Why, in Rugby League parlance, is Cinderella the only fictional story metaphor likened to the unexpected succession of victories?
Moreso, when you consider that the similarities between the two are very few.
Let’s look at this whole Cinderella euphemism.
It’s a story about an orphaned girl living with her step-mother and three ugly step-sisters, all of whom want to attend a party hosted by the token village Prince.
Cinderella desperately wants to join everyone else at the ball, but her step-mother has given her a long list of chores to do, which would prevent her from participating at the dance.
In some weird circumstance which defies realism, but not recreational party-drug use, a fairy-godmother appears and assists Cinderella in a hasty preparation for the ball. Why this fairy didn’t appear earlier and help Cinderella sooner in her miserable life is somewhat dubious, but I digress.
Cinderella ends up riding in a carriage which was previously a pumpkin, obviously the drugs hadn’t lost their effect yet, to the party, dances with the Prince, he is taken aback by her beauty, but before he gets to make his move on her, Cinderella remembers she has to disappear before midnight, as all the work the fairy godmother did will come undone, so she speedily exits the party. However, in her haste, she loses one of her glass slippers, which it must be said, is not very practical footwear for dancing.
The Prince, madly in love after a night’s dancing, sets about finding the owner of the aforementioned glass shoe. He travels to every house in the Kingdom and tries it on every woman’s foot until finally he finds Cinderella and it fits her foot. Another odd practice considering the probability of only one person in an entire kingdom to have a different sized foot to everyone else is practically impossible.
They eventually get married and live happily ever after.
How that is similar to rugby league is baffling. There’s no tries, no nail-biting victories, no extra-time, no heroic performances or men playing through injury and adversity.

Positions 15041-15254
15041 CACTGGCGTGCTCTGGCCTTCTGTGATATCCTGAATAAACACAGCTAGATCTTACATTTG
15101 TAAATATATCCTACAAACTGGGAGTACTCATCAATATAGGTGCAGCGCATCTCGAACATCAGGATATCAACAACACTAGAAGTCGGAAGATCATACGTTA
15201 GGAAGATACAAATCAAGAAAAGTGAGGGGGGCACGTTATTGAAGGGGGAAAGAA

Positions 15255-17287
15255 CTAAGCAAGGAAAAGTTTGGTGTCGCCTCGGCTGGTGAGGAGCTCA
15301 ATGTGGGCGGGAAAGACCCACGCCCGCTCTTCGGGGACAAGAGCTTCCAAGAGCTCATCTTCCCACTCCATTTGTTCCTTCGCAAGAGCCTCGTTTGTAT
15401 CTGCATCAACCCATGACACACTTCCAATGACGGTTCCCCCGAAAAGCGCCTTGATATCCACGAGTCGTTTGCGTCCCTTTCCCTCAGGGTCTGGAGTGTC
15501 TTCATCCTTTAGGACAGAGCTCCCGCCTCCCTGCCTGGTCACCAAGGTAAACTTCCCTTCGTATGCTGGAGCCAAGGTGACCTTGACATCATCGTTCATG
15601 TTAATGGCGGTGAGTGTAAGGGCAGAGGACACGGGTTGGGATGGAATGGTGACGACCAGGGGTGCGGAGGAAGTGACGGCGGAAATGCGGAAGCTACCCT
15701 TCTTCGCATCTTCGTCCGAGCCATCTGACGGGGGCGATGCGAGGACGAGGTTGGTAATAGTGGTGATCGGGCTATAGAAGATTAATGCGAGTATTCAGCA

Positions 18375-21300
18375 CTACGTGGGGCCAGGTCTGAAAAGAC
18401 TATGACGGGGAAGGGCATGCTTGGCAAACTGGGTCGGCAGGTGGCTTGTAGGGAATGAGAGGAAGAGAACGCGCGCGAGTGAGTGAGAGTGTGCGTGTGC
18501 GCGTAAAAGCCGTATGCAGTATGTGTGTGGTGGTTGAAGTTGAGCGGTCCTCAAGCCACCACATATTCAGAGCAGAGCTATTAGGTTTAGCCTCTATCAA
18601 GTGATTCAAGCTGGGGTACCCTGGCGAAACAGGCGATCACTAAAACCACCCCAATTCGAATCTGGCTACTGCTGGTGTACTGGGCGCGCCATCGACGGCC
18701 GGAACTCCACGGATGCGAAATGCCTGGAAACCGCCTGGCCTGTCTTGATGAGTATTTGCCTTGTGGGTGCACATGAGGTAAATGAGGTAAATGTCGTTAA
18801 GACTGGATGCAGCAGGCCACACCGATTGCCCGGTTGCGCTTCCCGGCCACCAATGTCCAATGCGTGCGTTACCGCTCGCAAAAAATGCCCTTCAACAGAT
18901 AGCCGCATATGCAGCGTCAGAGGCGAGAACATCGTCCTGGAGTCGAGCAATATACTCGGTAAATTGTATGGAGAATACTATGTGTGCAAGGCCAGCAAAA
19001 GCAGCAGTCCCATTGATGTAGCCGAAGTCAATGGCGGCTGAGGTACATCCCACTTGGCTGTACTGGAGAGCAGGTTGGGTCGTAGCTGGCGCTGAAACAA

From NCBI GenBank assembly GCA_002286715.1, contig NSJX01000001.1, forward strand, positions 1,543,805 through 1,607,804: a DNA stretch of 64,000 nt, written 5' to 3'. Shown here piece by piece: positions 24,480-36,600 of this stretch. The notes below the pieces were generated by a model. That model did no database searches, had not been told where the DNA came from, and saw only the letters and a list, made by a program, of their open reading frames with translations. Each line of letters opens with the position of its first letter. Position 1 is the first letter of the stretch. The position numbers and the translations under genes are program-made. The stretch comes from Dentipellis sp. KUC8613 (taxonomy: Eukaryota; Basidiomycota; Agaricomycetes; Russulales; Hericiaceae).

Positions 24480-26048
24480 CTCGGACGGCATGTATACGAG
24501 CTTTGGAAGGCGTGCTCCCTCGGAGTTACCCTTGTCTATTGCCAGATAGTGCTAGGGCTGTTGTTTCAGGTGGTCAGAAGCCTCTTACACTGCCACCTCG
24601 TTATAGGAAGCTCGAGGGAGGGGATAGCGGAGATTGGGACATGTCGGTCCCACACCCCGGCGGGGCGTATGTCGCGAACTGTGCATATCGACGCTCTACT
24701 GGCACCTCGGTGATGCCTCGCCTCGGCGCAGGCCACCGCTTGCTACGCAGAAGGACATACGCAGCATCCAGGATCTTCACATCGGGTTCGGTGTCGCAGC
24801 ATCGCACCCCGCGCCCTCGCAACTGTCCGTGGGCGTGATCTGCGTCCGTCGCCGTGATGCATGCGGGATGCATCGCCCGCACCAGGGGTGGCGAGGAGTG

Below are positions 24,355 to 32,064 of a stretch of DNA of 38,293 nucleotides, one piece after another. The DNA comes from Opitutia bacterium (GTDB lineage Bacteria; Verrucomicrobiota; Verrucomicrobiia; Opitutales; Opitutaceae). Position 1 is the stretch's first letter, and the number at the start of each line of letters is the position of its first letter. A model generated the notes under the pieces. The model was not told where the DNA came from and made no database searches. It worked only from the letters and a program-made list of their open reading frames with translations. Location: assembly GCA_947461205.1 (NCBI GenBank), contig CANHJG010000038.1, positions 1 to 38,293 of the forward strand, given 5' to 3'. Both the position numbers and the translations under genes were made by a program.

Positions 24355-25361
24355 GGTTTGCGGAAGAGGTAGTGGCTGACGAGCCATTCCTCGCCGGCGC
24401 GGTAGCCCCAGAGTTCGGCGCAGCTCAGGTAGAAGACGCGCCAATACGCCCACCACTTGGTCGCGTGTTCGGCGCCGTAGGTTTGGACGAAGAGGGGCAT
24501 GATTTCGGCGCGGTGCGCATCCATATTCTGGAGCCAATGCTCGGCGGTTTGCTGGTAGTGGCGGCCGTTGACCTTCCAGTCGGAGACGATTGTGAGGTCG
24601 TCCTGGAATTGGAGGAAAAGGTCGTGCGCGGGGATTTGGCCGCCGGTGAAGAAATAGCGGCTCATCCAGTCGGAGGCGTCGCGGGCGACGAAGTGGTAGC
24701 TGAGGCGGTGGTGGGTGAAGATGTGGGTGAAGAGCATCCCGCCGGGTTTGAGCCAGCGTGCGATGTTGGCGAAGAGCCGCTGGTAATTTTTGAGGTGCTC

Furthermore, Rugby Leaue has:
No step mother or ugly step sisters.
No fairy godmother.
No pumpkin coach (excluding Matt Elliott).
No glass shoes.
No smitten Prince who gets love drunk after a dance.
No kingdom-wide shoe-fitting exhibition.
Even a link between the premise of both is excessively flimsy. A love story compared to a series of unexpected successes in Rugby League against seemingly better opposition.
However, the search for a more relevant fable to link to rugby league proved to be quite irksome.
Snow White And The Seven Dwarfs – Seven men sharing a house with an attractive young female, Rugby League could do without this.
The Lion King – African animals. Don’t think so.
Aladdin – A thief who falls in love with a Princess. There’s also a genie and a flying carpet. Sounds more like something from Fast Forward than a rugby league metaphor.
Pinocchio – A wooden puppet that comes to life. When Wayne Bennett starts making jokes we can use this one.
Fantasia – If this isn’t the direct result of drug use, it will certainly lead to it. Same goes for Peter Pan and Alice in Wonderland.
Dumbo – An elephant with massive ears.
Lady and the Tramp – Two dogs on heat. Not a topic to be considered for rugby league. Besides, the Bulldogs have been through enough.
Hercules – Son of a Greek God, fighting another God to take his place amongst Gods. God damn!
Upon searching other forms of fiction, it becomes clear that fictional stories shouldn’t be used as rugby league metaphors. For example:
Pride and Prejudice – Middle class pommie chicks pining over an upper class pommie bloke. Dancing, romance and a distinct lack of Christian name use.
Frankenstein – A doctor creates a being from bits of dead bodies. Too many themes involving the industrial revolution and playing God.
The Great Gatsby – American.
Death Of A Salesman – A salesman starts talking to himself, then dies.
The DaVinci Code – Anti-catholicism, cryptic crossword puzzle.
The Female Eunuch – Feminism.
The Old Testament – Heaps of really old blokes having massive families and defying their creator.
No matter which way you turn, movies and books all appear to be hopeless metaphors for rugby league. This categorically proves that rugby league transcends all fiction, whether in the form of a TV program, a movie or a book.
And most importantly, exposes commentators as idiots. The fact they manage to have jobs at all is a Cinderella story in itself.